On the blog dy/dan there has been a discussion about pseudocontext.  Pseudocontext is when a word problem is asking the students to use math that has little to do with the word problem.  Think of the infamous problems with trains leaving stations and moving at different speeds.  I'm having a discussion with another teacher about what qualifies a problem as pseudocontext.  You can check it out here.

I'm trying to finagle a dinner with Gary Rockswold at AMATYC this week in Boston.  I want to get an author's point of view on the subject of pseudocontext.

By the way, I want credit for the word "homocontextmorphism".

Saturday, November 6, 2010

ACT Prep (part 3)

I lead my ACT prep class this morning at Bracken County High School.  It was weird to teach in a high school.  I've taught high school students before, but the classes were at the college.  I was on their home field.  To add to the pressure, there was one of the high school teachers observing me.  The high school is going to be holding ACT Prep classes after school.

It went better today than before.  I think that holding the session in the morning helped.  Usually we have the sessions at night on weekdays and the students are tired after a day of school.  I changed my methods a bit, and actually reviewed the topics like I was teaching them.  The students were more engaged.

I followed the same format as before.  I gave a fifteen minute presentation on the format of the test and a few test taking hints.  Then, I let the students take a practice test for twenty minutes.  Finally, we reviewed the questions for the rest of the two hours.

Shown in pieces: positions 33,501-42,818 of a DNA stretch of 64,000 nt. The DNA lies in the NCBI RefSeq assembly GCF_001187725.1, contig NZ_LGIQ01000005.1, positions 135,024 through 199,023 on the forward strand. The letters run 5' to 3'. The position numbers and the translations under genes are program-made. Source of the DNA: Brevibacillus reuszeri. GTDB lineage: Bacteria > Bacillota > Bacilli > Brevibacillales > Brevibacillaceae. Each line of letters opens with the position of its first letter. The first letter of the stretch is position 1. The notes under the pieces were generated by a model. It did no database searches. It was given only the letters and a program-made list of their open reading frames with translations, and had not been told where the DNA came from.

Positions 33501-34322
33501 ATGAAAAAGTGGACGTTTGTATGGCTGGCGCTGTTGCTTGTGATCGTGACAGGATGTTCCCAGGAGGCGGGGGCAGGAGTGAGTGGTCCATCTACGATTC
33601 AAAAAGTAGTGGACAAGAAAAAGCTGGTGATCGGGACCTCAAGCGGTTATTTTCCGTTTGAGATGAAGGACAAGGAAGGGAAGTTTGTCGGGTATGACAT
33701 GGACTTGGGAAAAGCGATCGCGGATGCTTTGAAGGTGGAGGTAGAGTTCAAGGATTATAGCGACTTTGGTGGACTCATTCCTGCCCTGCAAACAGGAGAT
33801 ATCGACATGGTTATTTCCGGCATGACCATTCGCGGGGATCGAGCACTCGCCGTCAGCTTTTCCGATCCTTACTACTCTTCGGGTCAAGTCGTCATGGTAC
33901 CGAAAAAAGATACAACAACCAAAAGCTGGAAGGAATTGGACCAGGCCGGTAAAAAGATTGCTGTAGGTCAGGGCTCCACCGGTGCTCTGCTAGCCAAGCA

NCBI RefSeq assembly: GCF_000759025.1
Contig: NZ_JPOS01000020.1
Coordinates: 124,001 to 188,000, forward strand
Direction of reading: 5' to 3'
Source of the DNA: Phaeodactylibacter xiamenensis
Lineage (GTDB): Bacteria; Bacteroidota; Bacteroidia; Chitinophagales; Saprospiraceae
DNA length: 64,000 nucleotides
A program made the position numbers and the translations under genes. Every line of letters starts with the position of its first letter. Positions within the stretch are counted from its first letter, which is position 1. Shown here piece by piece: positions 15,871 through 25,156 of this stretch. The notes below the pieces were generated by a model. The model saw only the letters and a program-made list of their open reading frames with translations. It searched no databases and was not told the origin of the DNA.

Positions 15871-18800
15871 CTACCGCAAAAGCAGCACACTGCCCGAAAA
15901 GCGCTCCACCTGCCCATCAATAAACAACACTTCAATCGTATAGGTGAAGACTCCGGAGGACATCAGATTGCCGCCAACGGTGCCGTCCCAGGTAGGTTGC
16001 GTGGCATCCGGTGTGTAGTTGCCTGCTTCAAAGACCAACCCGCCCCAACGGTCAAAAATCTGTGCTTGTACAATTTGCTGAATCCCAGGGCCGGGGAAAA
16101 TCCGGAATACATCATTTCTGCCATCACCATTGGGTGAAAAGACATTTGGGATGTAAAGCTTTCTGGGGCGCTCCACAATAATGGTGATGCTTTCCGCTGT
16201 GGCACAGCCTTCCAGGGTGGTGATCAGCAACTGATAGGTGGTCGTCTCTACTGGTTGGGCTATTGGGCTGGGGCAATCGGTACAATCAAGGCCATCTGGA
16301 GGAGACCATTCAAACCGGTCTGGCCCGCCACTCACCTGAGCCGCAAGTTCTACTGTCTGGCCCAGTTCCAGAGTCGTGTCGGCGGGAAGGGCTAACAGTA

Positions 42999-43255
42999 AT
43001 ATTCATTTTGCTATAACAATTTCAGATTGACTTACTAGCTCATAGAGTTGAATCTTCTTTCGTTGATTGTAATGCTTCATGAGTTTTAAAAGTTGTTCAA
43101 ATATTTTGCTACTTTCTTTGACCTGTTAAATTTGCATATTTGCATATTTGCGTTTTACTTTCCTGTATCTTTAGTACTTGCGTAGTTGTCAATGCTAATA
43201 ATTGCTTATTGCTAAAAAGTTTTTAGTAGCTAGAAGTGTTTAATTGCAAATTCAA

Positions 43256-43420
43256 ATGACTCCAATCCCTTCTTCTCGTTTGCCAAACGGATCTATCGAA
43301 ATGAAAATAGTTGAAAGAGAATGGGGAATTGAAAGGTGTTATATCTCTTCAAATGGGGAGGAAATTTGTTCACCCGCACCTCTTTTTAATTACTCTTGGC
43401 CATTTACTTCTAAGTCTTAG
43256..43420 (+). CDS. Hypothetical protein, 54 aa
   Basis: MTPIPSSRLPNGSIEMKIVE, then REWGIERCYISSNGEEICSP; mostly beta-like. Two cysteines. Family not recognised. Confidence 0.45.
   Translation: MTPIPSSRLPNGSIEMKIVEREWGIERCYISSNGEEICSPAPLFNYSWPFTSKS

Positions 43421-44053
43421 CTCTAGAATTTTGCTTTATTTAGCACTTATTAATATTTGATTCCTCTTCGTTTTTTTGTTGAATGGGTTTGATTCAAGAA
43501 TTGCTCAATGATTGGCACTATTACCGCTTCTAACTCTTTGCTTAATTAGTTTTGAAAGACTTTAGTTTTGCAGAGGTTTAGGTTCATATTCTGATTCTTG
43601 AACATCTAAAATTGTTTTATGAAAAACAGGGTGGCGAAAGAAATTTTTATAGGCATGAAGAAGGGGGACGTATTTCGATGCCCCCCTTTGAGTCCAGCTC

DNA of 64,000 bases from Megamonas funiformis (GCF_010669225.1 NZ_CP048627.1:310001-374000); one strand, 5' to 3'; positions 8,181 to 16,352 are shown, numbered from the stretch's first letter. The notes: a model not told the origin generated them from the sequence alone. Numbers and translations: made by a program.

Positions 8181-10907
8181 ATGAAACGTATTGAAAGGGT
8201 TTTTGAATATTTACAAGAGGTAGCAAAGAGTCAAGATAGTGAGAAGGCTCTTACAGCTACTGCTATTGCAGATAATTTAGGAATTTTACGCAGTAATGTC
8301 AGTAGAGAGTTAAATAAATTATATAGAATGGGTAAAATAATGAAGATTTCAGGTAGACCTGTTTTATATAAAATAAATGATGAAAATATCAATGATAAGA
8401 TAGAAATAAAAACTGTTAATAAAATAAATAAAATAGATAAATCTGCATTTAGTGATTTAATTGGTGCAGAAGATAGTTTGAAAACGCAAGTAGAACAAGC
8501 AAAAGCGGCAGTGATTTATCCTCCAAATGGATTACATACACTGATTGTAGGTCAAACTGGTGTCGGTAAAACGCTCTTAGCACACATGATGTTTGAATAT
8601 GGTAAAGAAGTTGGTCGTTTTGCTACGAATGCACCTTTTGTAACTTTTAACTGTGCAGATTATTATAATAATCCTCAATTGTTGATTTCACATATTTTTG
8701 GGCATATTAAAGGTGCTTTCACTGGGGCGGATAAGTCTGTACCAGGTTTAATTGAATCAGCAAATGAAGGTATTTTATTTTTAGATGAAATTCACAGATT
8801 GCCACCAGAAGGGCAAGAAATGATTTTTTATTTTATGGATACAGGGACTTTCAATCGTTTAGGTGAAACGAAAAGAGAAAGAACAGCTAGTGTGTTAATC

If you are interested, my prepared notes can be downloaded here.  The handwritten notes during the review are here.

ACT Prep (part 2)

I'm finishing my preparations for an ACT prep class tomorrow at Bracken County High School this morning.  I was searching on-line for hints on leading an ACT prep class, and I came across this article about a report that too much time spent on ACT preparation in class can hurt scores.  I remarked in a previous post that I didn't feel like I was helping the students over the course of two hours.  Perhaps two hours is enough after all.

Wednesday, November 3, 2010

Robin Webb Defeats Jack Ditty

A couple of week ago, I remarked on a conversation I had with Jack Ditty.  Last night, Jack Ditty lost his race for Kentucky's 18th Senate District.  This was the only race last night that I was worried about, as the other races had results that I expected.  Ms. Webb has been on the campus before for several events, and has taken the time to interact with the students.  She seems to genuinely care about our college.  Our representative to the Kentucky House, Mike Denham, ran unopposed.  Mike Denham was one of the first students at the college, and has also been a supporter of the college.

Monday, November 1, 2010

Halloween, My Car, and the Night Sky (part 2)